It opens brilliantly with "Gift", a "Copper Blue"-esque track complete with guitars that would have sounded at home on "Beaster", one of Sugar's best songs in my opinion. This is followed by "Company Book", written and sung by David Barbe (Sugar's bass player) and although his voice is weaker than Mould's it is an enjoyable if slight song. The album's first single, "Your Favourite Thing", comes next, similar in sound to "Copper Blue"'s "If I Can't Change Your Mind", and it sounds as good as it always did. I've always liked "What You Want It To Be", a song that to my ears sounds a little like Bowie's "Heroes", and the final track on the first half of the record, "Gee Angel" is an enjoyable fast rock track, hewn from the same stuff as "Fortune Teller". The second half is quieter on the whole but still sounds great, and personally I love "Panama City Hotel", "Can't Help You Anymore" and the phenomenal "Explode And Make Up", the only weak(ish) tracks being the almost ballad-like "Believe What You're Saying" and the potential filler of "Granny Cool". When I first heard the album when it was originally released I thought the second half was almost acoustic, even country & western sounding, but it is more electric than I remembered, and when I played the remastered version I was surprised by how much I enjoyed it. It has aged well.

The rest of the package consists of a CD and a DVD.
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1 of 1 people found the following review helpful
5.0 out of 5 stars Dam fine album 7 Dec 1999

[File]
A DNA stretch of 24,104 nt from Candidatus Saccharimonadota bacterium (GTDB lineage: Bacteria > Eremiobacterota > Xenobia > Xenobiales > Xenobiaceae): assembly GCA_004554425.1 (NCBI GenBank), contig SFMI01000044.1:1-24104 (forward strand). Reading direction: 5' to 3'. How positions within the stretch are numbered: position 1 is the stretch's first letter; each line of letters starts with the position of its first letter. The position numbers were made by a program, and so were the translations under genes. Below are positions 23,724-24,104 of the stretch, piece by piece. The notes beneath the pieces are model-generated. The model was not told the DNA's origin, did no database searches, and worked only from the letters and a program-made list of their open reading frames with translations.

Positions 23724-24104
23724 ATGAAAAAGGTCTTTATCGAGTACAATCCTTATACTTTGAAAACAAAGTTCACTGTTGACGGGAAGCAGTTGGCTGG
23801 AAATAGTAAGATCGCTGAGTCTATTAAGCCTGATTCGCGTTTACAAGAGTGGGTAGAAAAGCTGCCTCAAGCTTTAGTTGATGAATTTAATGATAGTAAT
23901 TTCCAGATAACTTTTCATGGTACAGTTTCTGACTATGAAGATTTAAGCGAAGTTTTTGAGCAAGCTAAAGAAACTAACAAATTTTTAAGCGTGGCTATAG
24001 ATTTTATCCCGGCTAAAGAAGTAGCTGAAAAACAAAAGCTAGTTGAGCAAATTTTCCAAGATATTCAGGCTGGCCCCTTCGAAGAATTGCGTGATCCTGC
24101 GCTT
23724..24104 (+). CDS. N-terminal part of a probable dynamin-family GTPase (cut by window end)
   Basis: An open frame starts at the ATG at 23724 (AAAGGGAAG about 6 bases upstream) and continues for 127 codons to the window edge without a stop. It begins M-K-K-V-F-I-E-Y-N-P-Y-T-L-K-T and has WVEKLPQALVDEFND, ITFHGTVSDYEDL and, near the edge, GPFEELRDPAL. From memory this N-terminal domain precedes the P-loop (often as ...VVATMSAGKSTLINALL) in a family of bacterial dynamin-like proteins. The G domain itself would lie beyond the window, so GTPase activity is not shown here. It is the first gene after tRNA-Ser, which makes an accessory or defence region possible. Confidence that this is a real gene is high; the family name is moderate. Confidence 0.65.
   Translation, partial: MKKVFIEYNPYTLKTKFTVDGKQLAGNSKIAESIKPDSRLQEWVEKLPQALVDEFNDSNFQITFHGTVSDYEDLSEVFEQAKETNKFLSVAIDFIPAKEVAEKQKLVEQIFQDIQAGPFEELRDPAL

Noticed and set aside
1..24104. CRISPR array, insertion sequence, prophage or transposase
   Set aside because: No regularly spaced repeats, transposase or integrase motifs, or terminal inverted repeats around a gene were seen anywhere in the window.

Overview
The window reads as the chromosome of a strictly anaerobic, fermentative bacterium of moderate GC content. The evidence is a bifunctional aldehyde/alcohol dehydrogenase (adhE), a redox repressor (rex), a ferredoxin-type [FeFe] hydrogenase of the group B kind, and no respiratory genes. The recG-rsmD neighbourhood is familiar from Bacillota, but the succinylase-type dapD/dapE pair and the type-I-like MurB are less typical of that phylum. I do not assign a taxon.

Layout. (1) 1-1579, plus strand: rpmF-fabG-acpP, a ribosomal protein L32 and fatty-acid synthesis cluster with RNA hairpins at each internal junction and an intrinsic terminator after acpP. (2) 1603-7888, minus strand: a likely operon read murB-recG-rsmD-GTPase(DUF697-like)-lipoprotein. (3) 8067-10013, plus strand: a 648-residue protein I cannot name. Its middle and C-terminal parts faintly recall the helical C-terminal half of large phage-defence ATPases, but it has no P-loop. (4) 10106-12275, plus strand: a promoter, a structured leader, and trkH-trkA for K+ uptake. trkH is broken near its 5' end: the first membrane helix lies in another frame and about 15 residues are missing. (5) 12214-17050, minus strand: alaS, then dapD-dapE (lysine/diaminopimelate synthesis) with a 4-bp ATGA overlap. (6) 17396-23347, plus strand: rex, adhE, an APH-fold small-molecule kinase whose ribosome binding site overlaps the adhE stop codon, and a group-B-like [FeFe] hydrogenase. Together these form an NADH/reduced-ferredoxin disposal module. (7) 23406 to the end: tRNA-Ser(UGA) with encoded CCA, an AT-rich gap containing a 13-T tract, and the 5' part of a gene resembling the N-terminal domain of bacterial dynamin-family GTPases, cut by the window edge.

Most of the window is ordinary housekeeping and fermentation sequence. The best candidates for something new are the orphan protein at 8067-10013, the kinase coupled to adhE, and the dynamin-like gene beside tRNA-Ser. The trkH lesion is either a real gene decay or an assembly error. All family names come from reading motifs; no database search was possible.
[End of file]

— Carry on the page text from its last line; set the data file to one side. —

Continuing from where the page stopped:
By A Customer
Format:Audio CD
File under easy listening is a very good album and contains some great songs: Panama City Motel, Gee Angel, Believe what you're saying, are great songs in their own right. It has more commercial appeal and catchy songs than the real power guitars of the previous two albums. FUEL is a good album in it's own right and well worth listening to. If you've heard it and like it but don't own Copper Blue then go and buy it now you won't belive what you have missed
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3 of 4 people found the following review helpful
3.0 out of 5 stars File under... average 24 April 2010
Format:Audio CD
Bob Mould must have thought he might have had a shot at genuine success in 1994. Sugar's debut album "Copper Blue" had charted top ten in the UK album charts in 1992 and had recieved widespread critical praise. Follow up, mini album "Beaster", although much darker, and exploring the singers complex personal emotions, was again seen as a compelling work by a songwriter hitting top form. Grunge bands including Nirvana, Buffalo Tom, Superchunk and Mudhoney held him and former band Husker Du in a near religious regard, Sugar's record label in the UK, Creation, had began to be established as the hippest in Britain. Surely nothing could go wrong could it?

"File Under Easy Listening" or F.U.E.L as fans know it, was secretly turning into a nightmare for Mould. The Album was re-recorded from scratch after an aborted false start and tension btween Mould and bassist Dave Barbe had began to surfice like the ghost of (certain) bands past. Subsquently the resulting finished album released in September 1994 is a mixed bag to say the least.

Listening to the album now I can't help feeling the record is a missed opportunity. Its not that bad, but too many of the songs seem uninspired and lack the invention and spark of "Copper Blue" or "Beaster". It does have its worthwhile moments, "Favorite thing" and "Gee Angel" capture Sugar's familiar driving pop sound and "Believe In What Your Saying" is a nice acoustic ballad, but often this album really plods; "Granny Cool" and "Panama City Motel" are forgettable and dull. Barbe's sole contribution "Company Book" is also surprisingly average, especially as previous B-Side "Diamonds are Halos" showed what he was really capable of. Mould's lifeless production on this record also hold it back.